Rather the pervasive problem is in seeing us as divorced from nature. This contrasts an older tradition—that tradition against which Descartes rebelled—that sees humans as ensconced in nature. Even Plato for all his hatred of the physical world, sometimes hints that the physical world's other inhabitants might have a deeper connection to us; or, at least one might infer this from some of his considerations of metempsychosis. Surely Aristotle, in his views of the souls we share with other living things: the vegetative and animal—and in his tying together of form and (physical) matter and placing us between, but sharing in the natures, both of God and the animals, places us as much more firmly in nature. This is a theme mirrored in the Stoic belief that all living things share in a piece of the fire that permeates the Universe as well as the ancient and medieval mindsets in which humans can learn moral lessons from natural history and bestiaries.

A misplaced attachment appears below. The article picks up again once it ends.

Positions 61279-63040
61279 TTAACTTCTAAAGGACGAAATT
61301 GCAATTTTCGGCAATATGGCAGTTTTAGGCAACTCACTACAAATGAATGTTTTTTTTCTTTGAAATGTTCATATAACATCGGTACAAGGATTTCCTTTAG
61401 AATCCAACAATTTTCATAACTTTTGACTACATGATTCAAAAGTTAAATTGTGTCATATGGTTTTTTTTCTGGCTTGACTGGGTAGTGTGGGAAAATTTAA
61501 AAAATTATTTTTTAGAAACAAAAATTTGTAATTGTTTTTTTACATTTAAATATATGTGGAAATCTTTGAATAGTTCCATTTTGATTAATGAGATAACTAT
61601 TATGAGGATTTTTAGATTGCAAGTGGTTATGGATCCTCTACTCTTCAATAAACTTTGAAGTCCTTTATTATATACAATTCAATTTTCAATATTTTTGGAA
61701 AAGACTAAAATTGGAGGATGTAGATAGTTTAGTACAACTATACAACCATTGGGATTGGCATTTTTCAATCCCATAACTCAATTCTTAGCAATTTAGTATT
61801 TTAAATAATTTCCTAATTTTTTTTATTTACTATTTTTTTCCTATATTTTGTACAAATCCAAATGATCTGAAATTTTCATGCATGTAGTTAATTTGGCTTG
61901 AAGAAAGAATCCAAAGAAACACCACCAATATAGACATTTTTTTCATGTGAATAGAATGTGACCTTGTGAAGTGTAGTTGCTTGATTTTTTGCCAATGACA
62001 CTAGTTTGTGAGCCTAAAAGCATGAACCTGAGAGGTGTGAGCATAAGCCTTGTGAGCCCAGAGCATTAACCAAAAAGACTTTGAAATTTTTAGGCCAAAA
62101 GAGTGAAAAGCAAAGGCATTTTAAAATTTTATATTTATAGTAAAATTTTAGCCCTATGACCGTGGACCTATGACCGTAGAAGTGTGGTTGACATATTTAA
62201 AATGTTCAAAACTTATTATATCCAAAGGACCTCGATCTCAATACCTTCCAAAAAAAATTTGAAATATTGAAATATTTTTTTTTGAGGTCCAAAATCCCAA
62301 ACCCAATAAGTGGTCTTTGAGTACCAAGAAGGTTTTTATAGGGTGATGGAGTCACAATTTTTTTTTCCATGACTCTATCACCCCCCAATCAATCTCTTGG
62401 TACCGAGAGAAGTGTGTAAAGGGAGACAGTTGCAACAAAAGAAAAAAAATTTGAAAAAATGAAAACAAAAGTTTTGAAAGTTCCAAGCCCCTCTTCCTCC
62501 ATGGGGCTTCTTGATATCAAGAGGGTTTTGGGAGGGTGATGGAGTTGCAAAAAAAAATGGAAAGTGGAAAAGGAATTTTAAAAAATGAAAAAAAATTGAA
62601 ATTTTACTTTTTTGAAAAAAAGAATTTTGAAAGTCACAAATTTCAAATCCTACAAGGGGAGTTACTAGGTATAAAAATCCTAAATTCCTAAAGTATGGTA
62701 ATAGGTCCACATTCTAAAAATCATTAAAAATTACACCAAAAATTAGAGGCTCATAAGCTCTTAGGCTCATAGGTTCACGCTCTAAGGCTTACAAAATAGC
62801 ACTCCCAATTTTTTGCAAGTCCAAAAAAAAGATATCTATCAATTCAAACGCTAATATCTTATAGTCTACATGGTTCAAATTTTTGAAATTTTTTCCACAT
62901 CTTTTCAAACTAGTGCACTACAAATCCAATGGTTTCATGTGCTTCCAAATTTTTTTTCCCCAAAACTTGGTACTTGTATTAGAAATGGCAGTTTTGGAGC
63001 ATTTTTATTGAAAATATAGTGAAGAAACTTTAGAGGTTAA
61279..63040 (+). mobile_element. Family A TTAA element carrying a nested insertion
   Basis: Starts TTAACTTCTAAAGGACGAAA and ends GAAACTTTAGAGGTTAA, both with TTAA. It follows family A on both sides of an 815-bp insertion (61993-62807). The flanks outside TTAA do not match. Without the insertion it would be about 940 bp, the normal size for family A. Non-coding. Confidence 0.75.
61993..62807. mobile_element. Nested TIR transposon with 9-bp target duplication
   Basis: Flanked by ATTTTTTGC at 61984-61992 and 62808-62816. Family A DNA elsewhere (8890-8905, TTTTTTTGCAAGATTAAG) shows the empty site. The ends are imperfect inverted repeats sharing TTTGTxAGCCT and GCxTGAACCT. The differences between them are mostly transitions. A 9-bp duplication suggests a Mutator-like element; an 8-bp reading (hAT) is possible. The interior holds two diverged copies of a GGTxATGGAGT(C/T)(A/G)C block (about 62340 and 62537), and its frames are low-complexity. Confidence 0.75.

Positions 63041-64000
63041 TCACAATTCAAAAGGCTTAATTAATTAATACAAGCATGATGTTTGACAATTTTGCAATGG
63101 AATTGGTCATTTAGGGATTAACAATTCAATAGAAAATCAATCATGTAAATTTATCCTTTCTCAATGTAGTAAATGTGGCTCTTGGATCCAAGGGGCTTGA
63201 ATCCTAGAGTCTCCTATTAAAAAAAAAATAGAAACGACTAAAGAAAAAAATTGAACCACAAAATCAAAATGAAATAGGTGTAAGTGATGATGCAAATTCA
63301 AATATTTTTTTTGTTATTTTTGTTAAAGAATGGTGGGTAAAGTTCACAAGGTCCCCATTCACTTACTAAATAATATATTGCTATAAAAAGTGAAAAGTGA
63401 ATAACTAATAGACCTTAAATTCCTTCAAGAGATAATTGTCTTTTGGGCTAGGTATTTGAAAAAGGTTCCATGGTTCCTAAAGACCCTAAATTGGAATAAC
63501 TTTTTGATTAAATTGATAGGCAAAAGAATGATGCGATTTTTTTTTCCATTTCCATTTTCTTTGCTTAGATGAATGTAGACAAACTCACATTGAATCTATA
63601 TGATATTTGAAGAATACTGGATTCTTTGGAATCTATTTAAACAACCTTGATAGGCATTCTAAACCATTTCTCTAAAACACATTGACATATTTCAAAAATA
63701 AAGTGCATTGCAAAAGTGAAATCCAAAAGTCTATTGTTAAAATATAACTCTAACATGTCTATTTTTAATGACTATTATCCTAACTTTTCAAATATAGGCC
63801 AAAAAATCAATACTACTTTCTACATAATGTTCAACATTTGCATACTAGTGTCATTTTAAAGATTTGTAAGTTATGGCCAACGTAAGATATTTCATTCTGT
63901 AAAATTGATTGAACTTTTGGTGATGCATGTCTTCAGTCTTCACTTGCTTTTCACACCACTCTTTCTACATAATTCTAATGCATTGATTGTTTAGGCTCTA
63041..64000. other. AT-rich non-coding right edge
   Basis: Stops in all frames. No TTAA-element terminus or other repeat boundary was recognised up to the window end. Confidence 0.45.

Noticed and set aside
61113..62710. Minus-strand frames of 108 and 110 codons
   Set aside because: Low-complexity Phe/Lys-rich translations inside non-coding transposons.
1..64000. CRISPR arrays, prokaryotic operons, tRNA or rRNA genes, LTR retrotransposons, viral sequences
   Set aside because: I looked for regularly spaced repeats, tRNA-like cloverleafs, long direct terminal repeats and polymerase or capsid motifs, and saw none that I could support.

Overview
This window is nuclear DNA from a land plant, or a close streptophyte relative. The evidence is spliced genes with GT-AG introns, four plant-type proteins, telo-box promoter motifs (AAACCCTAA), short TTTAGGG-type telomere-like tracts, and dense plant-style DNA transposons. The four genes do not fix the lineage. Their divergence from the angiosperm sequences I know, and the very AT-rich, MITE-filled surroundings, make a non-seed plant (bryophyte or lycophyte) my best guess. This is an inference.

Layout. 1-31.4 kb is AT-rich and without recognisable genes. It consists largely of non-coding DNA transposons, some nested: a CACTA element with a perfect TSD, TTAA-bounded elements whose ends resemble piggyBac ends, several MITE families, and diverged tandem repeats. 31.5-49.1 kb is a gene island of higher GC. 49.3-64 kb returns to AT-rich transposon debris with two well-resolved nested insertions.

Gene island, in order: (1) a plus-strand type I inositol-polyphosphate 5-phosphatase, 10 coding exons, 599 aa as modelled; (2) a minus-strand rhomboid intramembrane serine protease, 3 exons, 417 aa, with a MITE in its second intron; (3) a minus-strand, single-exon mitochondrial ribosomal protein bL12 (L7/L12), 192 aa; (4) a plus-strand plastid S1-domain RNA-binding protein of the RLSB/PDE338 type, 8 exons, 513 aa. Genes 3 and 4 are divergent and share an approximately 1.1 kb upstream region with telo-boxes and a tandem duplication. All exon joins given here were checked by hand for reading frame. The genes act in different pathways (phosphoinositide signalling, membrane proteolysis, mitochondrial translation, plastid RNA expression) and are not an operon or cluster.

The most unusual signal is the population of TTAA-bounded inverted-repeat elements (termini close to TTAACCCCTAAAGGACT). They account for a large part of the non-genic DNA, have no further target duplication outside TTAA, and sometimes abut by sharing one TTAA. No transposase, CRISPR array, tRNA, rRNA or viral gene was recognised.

I'm not just being an old codger here nor am I arguing that animals stand on the same level in moral consideration as we do—I am, after all, claiming to be a humanist, to place humans first. But there is something disconcerting about having to argue with University students who firmly believe that "All humans are animals" is false; with people who tell me that something ought to be done about the birds—the parrots, the hummingbirds, the eagles and hawks, etc.—on campus, because they have the temerity to defecate on car hoods; to watching student overcome with disgust and fear at the lizards, possums, raccoons, mice, rats, etc. that come up from the canyons on the side of campus (it's lucky they don't see the coyotes in the daytime); at having students strenuously deny the possibility of natural selection less out of religious conviction that out of concern over human dignity; and, at having those students who accept evolution conversely claim that because we are a different species, we may exploit all the rest of nature.